Myth 19: Expensive Ad Agencies Can Help
Reality: Agencies don’t sell tickets; they sell creative and media services to clients who want to sell tickets. Huge difference. The only person capable of judging the effectiveness of an agency/client relationship is a client-side marketing pro who knows what sells and who can hold the agency’s feet to the fire. Otherwise, agencies will happily sell arts organizations anything they think they need to buy.
Myth 20: New Audiences are Out There Somewhere
Reality: New audiences, if they exist, are clinging to the ugly, tattered fringes of our current audience – the churning, faithless, last minute, take-it-or-leave-it, ill-behaved audiences we depend on but find so hard to respect. The problem with new audiences isn’t finding them; it’s accepting the ones we have, learning how to respond to their expectations, finding ways to love them, and welcoming others like them into the fold.
Bonus Myth 21: We Can Turn Things Around Without Professional Leadership
Reality: We can’t.
Bravo almost all the way around. . . . Except for sentence 2 in #18. “Every time you hear the word engagement think sales because sales is just community engagement with measurable goals.” You really didn’t think I would let that go did you?
We agree that it’s inappropriate to say marketing equals sales. The fact that people act as if it is does not make it true. Similarly, just because many are misusing the word engagement generally and community engagement specifically does not mean that they get to dictate the concepts’ meanings. Substantive community engagement is *way* too important to the arts and–as you and I have “back and forth”ed–even to *marketing* the arts to let them get away with it. I’m working on honoring the word marketing. Let’s work on claiming the important meanings of engagement and calling out the misuse.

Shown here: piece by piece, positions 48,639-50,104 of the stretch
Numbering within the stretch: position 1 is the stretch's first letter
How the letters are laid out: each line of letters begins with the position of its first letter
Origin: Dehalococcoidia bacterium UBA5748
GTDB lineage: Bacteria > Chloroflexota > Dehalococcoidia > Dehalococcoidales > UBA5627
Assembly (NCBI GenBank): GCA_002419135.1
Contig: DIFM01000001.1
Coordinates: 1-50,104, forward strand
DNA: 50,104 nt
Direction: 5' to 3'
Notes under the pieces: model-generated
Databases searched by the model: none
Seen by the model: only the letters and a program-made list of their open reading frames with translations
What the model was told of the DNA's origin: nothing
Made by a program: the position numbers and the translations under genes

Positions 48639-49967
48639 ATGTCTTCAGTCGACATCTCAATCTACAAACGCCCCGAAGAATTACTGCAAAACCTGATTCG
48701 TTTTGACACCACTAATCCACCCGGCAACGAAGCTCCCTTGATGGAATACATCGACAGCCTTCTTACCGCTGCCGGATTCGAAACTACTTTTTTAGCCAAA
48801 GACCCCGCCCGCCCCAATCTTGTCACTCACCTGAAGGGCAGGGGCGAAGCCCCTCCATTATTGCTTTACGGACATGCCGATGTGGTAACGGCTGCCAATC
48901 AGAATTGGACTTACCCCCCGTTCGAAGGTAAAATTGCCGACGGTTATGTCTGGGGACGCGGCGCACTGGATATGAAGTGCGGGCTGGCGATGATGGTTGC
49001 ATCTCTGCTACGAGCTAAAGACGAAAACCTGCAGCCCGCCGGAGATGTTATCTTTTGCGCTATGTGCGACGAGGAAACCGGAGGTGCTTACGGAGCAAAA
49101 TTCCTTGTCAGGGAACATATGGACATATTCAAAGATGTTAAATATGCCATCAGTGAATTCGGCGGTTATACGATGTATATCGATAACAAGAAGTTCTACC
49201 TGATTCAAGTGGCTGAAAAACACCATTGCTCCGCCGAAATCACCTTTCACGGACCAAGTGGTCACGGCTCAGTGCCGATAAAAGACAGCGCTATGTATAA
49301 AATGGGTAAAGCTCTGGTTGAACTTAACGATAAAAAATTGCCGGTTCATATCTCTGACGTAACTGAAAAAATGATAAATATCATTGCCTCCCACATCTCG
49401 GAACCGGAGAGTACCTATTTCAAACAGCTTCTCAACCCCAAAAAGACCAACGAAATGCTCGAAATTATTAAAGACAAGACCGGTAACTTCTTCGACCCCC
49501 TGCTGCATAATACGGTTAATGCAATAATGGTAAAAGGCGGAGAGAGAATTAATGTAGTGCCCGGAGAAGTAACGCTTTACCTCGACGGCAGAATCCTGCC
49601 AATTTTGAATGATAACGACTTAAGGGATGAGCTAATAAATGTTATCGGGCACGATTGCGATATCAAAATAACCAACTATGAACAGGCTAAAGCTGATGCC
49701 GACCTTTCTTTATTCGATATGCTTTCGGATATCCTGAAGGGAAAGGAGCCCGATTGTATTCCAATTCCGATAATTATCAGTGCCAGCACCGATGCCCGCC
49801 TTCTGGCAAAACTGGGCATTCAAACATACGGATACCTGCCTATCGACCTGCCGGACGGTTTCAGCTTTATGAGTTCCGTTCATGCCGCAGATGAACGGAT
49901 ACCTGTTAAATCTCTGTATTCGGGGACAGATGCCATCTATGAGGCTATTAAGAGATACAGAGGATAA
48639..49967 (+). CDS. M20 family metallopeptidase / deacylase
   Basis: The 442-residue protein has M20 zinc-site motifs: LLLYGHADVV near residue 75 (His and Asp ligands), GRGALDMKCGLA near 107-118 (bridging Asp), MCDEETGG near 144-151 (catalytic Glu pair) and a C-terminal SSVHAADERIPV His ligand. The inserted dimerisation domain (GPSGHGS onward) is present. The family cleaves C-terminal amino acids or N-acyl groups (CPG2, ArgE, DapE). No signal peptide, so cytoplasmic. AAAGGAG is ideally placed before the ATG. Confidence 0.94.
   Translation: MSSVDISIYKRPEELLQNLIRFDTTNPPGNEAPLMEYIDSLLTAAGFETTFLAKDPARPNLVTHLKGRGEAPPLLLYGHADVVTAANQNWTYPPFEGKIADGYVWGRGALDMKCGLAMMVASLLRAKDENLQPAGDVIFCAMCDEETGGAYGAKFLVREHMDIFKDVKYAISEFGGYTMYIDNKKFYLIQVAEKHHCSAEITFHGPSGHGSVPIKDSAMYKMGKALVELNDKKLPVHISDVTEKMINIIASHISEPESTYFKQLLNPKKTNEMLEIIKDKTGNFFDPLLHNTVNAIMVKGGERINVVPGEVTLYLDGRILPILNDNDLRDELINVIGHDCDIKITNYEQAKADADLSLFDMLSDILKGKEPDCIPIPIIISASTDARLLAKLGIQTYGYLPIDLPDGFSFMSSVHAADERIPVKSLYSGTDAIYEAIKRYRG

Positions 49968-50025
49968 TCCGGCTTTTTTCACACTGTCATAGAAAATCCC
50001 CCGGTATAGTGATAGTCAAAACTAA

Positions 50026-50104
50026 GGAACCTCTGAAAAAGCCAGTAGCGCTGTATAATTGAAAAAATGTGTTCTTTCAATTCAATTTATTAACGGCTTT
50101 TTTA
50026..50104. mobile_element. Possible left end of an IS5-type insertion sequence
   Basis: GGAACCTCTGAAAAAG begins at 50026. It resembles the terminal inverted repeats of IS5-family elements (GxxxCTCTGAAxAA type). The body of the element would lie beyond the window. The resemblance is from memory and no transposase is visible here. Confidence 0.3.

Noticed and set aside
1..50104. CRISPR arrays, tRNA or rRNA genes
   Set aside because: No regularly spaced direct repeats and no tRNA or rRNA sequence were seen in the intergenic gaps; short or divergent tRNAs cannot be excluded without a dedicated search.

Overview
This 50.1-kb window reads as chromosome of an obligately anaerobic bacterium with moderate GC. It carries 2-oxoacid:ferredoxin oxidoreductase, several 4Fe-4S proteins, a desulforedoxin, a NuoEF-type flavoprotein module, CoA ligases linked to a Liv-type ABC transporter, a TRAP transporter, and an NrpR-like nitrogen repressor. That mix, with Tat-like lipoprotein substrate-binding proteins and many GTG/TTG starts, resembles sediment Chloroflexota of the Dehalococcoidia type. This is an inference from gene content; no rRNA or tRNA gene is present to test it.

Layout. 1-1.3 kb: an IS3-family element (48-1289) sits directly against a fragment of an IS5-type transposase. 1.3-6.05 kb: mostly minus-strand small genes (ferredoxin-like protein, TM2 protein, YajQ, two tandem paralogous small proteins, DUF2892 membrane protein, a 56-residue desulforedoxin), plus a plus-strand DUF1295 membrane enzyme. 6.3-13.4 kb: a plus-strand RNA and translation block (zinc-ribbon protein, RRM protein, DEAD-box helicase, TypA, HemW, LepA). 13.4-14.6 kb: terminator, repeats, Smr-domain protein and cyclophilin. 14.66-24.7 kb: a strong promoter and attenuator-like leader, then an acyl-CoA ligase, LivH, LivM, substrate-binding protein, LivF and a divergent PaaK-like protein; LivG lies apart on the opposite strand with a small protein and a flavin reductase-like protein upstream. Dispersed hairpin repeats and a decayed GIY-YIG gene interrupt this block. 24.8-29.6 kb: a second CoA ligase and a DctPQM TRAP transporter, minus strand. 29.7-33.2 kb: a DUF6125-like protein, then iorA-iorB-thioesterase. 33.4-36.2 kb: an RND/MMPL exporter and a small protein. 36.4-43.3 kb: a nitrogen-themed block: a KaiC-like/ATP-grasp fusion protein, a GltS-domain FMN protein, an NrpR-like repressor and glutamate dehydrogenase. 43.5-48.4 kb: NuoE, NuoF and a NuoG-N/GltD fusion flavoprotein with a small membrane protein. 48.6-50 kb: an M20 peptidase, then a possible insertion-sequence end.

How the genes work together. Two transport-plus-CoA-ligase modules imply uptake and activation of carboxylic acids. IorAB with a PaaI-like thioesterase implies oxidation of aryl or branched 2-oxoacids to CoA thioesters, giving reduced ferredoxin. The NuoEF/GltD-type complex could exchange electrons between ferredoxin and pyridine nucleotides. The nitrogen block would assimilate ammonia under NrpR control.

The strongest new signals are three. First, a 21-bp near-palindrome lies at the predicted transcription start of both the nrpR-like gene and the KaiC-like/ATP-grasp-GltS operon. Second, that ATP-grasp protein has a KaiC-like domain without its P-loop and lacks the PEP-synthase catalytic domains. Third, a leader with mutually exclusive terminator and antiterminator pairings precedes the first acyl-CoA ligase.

I was being cheeky on that one and you’re absolutely right to call me out, Doug. Substantive community engagement is indeed important and it’s unfair of me to treat it so cavalierly.
What I should have said was that that sales – when it’s done thoughtfully and with respect to long-term relationships – has a lot in common with engagement, and the recent emergence of engagement as an industry priority, which is attributable in large part to you, Doug, suggests that there will be an increasing need for such thoughtful companion approaches to sales in the near future.
«Myth 11: Passion for Art is a Must for an Arts Marketer»
I would agree. When I advertise for roles in my own area or the arts business (not marketing I should point out) I never call for “passion” – an overused term that is largely meaningless and usually results in the applicant blithely declaring that they have “passion”. But… I do call for real *knowledge* of the art. So I would say: be dispassionate and businesslike, bring those technical skills. But if you don’t have a clue what it is that you’re marketing and little _existing_ interest (if you’ve been to, say, one play in the last ten years) then how valuable are the technical skills? Can you market something of which you have no experience?
That’s my view, of course, influenced in large part by the fact that in my area of expertise the knowledge of the art form is in fact a major element in the technical skill set. So I’m genuinely interested, Trevor, in your thoughts on the necessity in marketing for knowledge and experience of the art form. (As opposed to “passion”.)